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    CONFEDERATE LEECH & RIGDON 36 CALIBER REVOLVER SERIAL NUMBER 682. The L&R revolver is one of the most sought-after Confederate handguns and certainly one of the finest quality firearms made in the Confederacy. The revolver shows a very pleasing consistent aged-brown patina on the iron parts with no evidence of ever having been cleaned; the brass has a deep rosy patina. As is normal, the serial number is very small, all numbers are matching. The serial number stamping appears on the cylinder, frame trigger guard, butt strap and loading lever, the wedge is a period replacement but un-numbered. The flat of the barrel is stamped "Leech & Rigdon CSA", as the usual defective stamping renders the "L" unreadable with only the top portions of "EECH" visible and the broken die stamping in the name "Rigdon". The initials "ECG" can be found scratched on the butt of the blackstrap, as noted in Dave Mark's letter of authenticity dated July 18, 1988; no research has been undertaken to determine to whom the initials might be associated.

    Thomas H. Leech was a cotton broker in Memphis, TN prior to the Civil War. With the advent of hostilities, Leech began the sale of military cutlery, brass castings, Cavalry sabers, infantry and artillery swords and Bowie knives of every description under the firm name of Thomas Leech & Company. Leech expanded his offering of military related products with the addition of Charles H. Rigdon to the firm, at which time the firm name was changed to Memphis Novelty Works. There is strong evidence that Rigdon made the machinery for Able Shawk and J. K. McLanahan of St. Louis, MO in the manufacture of the 36 cal. Shawk & McLanahan revolvers in the 1850's. The name was again changed to Leech & Rigdon when they relocated to Columbus, MS. This revolver was produced after their relocation to Greensboro, GA.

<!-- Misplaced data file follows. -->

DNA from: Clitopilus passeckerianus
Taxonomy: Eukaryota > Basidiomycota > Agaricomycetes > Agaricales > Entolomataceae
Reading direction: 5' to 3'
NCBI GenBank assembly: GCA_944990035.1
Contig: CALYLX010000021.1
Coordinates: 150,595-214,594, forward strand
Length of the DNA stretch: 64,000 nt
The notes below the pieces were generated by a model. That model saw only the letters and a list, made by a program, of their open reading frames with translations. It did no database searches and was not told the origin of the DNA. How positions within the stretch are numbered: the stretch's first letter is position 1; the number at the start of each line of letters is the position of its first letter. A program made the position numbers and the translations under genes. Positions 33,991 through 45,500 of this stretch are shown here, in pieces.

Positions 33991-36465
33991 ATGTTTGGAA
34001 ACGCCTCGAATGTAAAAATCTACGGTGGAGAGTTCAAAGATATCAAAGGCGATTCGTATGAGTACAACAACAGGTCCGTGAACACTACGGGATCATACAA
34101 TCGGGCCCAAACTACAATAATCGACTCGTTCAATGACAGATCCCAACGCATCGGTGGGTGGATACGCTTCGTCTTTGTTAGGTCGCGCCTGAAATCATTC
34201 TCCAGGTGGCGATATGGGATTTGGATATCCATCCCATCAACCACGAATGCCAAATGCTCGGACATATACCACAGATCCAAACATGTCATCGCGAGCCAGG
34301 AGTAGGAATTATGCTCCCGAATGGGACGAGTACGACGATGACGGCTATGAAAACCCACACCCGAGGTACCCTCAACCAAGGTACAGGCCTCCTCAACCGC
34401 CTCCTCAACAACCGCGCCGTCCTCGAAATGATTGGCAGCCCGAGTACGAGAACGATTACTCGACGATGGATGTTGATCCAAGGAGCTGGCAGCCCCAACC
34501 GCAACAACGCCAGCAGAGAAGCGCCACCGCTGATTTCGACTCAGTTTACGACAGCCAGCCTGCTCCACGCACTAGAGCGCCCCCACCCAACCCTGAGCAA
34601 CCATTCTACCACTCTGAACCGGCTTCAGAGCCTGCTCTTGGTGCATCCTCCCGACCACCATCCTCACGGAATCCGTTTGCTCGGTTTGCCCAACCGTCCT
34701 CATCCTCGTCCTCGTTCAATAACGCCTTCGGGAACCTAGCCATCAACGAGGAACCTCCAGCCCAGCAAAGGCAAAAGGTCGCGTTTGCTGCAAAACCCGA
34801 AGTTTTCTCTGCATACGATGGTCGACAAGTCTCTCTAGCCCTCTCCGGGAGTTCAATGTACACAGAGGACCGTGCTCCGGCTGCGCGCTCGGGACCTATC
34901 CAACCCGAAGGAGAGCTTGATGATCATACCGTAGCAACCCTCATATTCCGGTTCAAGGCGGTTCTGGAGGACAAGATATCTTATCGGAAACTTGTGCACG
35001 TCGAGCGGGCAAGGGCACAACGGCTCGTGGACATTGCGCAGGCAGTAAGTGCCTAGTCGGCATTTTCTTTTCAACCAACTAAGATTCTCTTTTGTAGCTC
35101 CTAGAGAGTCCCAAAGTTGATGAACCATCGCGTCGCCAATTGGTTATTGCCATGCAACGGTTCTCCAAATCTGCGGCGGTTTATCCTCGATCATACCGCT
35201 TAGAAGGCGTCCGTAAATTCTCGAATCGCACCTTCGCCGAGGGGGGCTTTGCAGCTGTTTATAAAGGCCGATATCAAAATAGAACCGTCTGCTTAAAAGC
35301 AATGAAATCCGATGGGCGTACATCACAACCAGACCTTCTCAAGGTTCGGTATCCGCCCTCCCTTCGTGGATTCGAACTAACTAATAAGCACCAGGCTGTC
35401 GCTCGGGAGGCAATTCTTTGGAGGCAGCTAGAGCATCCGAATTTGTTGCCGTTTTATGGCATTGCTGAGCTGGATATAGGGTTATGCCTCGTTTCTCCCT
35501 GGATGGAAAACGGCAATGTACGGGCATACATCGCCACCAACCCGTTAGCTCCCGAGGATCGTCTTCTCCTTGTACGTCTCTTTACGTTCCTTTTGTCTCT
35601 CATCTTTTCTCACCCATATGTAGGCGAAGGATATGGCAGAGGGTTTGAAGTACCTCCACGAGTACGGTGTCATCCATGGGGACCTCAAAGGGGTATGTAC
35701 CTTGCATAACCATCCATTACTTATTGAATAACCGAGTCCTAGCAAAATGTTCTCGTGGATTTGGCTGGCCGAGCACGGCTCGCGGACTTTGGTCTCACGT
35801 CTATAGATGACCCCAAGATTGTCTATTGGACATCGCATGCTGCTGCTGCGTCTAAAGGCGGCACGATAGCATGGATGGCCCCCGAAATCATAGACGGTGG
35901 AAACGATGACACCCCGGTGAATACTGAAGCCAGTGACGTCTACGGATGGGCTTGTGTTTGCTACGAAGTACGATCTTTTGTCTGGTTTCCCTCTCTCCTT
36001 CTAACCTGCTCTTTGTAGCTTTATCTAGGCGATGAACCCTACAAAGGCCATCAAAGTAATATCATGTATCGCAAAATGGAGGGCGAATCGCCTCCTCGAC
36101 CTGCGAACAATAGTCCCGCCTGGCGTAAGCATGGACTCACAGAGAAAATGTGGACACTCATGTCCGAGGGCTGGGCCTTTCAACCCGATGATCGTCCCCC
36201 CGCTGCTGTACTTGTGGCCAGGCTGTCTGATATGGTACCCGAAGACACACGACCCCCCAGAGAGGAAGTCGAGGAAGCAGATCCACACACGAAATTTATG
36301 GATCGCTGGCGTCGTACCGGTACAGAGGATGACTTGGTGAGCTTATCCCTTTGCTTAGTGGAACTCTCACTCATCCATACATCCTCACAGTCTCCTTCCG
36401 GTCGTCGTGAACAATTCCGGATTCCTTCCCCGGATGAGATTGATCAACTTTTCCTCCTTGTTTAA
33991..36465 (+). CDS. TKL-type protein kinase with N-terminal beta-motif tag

Collections of William A. Gary, author of "Confederate Revolvers," Morris L. Racker, John Graham, Dave Mark, Bill Beard and Jerry Fertitta: Letters of authenticity from Fred Edmunds and Dave Mark are included. The revolver has been included in numerous displays of products by the firm of Leech & Rigdon at Civil War Shows and Traveler's Rest, the home of Judge John B. Overton which served as headquarters of Confederate Gen. John B. Hood's Army of Tennessee during the Battle of Nashville, Dec. 1864.

    Auction Info

    Auction Dates
    December, 2007
    1st Saturday
    Bids + Registered Phone Bidders: 2
    Lot Tracking Activity: N/A
    Page Views: 9,564

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